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“But You Don’t Look Sick”: Staying Positive While Living With a Chronic Illness

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Published on March 25, 2019

When you’re living with a chronic cancer, the way you feel may not necessarily show. How do patients deal with public perception? During this Patient Café segment, a panel of chronic lymphocytic leukemia (CLL) patients, including Michele Nadeem-Baker, Jeff Brochstein and Jeff Folloder, discuss some responses they’ve gotten after sharing their diagnosis and ways they stay empowered. Watch now to learn more.

This is a Patient Empowerment Network program produced by Patient Power. We thank AbbVie, Inc. and Pharmacyclics for their support.

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Transcript | “But You Don’t Look Sick”: Staying Positive While Living With a Chronic Illness

Please remember the opinions expressed on Patient Power are not necessarily the views of our sponsors, contributors, partners or Patient Power. Our discussions are not a substitute for seeking medical advice or care from your own doctor. That's how you’ll get care that's most appropriate for you.

Have any of you dealt with a situation where you tell somebody what's going on for you and they say, well, you don't look sick.  What do you say?  What do you do when somebody says that to you? 

I didn't need to.  I was pretty lethargic and sedentary.  Now I'm an avid power walker knocking out between 30 and 35 miles every week.  I do it pretty fast, too.  I'm trying to maintain my weight, and I'm trying to maintain my energy level.  So, no, I don't look sick.  Sometimes I feel sick.  I just did a week and a half on the road.  I missed a bunch of naps.  I'm a little tired.  Actually, I'm a lot tired, and I'm looking forward to a nap this afternoon.  And I'm going to take one, and it's okay.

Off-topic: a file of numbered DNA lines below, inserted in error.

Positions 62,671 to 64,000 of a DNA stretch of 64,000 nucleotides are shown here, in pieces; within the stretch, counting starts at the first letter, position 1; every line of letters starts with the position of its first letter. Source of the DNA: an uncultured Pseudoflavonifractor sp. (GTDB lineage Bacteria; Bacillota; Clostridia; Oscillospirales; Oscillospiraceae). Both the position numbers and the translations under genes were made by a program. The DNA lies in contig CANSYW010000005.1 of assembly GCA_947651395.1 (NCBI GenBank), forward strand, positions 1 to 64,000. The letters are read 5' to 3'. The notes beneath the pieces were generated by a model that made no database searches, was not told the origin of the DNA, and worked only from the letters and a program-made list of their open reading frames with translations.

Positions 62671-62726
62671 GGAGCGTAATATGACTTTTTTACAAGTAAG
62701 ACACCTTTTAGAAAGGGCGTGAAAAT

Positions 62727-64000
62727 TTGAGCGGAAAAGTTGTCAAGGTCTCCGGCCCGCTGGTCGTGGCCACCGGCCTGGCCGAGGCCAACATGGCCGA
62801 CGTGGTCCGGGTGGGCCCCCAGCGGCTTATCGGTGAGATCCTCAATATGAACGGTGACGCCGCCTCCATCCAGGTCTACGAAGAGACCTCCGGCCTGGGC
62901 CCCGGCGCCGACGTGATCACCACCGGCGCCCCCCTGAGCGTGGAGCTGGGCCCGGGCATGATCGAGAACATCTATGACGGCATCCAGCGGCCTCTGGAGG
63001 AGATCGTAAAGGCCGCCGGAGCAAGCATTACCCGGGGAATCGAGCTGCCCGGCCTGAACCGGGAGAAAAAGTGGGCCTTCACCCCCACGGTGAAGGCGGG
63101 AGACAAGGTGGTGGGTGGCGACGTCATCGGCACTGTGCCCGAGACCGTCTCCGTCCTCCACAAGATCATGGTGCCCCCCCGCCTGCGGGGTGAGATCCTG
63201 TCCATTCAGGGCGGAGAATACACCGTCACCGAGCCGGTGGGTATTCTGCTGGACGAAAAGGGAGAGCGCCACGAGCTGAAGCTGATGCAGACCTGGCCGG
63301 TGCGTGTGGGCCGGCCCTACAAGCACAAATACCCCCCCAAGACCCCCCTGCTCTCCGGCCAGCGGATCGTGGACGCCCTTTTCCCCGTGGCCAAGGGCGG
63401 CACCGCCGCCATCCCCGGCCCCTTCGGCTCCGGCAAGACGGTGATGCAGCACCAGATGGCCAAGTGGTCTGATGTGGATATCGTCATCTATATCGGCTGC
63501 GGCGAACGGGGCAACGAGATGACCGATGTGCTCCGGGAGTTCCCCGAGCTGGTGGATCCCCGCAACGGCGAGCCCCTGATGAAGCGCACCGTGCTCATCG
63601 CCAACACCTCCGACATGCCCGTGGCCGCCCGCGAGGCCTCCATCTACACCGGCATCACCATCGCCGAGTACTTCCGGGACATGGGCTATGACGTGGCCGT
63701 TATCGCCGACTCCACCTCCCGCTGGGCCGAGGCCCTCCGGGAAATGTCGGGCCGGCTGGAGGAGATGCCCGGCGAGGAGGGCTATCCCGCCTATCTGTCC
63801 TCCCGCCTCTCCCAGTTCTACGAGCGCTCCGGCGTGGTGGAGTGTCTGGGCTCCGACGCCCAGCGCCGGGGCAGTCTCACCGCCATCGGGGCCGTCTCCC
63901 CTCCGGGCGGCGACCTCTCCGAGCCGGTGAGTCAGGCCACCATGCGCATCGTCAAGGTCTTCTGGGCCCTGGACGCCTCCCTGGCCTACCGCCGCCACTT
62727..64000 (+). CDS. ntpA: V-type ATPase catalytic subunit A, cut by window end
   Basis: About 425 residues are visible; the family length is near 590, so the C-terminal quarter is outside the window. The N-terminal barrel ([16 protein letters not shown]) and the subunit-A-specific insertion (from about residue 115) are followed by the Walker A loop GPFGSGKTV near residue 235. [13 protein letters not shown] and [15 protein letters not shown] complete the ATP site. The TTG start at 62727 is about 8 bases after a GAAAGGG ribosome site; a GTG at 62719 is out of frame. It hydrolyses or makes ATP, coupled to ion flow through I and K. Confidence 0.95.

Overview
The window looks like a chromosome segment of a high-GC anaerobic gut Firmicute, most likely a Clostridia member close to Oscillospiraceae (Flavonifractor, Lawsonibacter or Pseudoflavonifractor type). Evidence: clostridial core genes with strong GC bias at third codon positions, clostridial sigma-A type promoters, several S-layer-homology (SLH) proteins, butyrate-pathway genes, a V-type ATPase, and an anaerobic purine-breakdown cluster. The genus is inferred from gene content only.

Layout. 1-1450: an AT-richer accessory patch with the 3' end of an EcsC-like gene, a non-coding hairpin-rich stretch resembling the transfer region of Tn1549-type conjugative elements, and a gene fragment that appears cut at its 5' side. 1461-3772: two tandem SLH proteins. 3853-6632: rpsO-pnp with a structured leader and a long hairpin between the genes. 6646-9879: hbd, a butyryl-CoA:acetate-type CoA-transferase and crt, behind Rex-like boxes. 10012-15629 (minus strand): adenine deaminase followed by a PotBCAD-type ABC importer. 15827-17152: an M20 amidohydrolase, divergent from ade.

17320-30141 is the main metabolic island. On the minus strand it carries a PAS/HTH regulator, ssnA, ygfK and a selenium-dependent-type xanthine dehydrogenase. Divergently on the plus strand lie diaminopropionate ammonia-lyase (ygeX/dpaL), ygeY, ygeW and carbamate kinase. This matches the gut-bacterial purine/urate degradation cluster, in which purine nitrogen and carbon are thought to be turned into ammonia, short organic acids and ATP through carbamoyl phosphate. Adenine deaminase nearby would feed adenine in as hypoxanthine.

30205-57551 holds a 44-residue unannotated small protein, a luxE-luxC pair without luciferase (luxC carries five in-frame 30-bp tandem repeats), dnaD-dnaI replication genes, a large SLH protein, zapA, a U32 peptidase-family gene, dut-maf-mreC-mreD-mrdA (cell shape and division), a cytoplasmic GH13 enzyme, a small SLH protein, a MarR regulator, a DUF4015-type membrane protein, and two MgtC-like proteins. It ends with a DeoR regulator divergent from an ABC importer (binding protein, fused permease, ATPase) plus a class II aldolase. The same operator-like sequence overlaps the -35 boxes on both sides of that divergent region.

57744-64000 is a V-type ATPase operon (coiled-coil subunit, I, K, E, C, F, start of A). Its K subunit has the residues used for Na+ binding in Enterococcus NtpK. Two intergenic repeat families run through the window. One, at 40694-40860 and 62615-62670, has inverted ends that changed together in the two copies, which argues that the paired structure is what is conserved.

But this is part of my new normal.  My new normal is the way I feel doesn't necessarily show.  And my wife understands that.  My family understands that.  The people close to me understand that.  My doctors understand that.  So if people don't get it, that's their problem, not mine. 

But as Jeff said you do have to—you have to take charge.  And I continue to, as Jeff was saying, I continue to work out in the way I do throughout even infusion.  Continue to go to the gym and use weights and do cardio.  And when the weather's good enough up here, which it's now turning to not be, do whatever I can outside as well as in the gym because you feel better. 

And that is one way I felt I could take control when everything else was out of control health?wise.  So it also helped me in that way, in that respect as well as to be healthier physically.  So it's very important, I'd say. 

I've never appeared sick.  I've always been physically fit.  There was a time for about two years since I was diagnosed that I had some lymph nodes that went away once I started the ibrutinib.  People never associated me with some sort of chronic or acute illness.  And when I've told them what I have and I've told them about the condition, you know, I've also followed up with just trying to create awareness around this, send them some links, sending them some videos.  Maybe sending them the original video I did at ASH last year, just to really create awareness around it.  And it's really up to them if they want to absorb it, on Jeff's point.

Please remember the opinions expressed on Patient Power are not necessarily the views of our sponsors, contributors, partners or Patient Power. Our discussions are not a substitute for seeking medical advice or care from your own doctor. That’s how you’ll get care that’s most appropriate for you.

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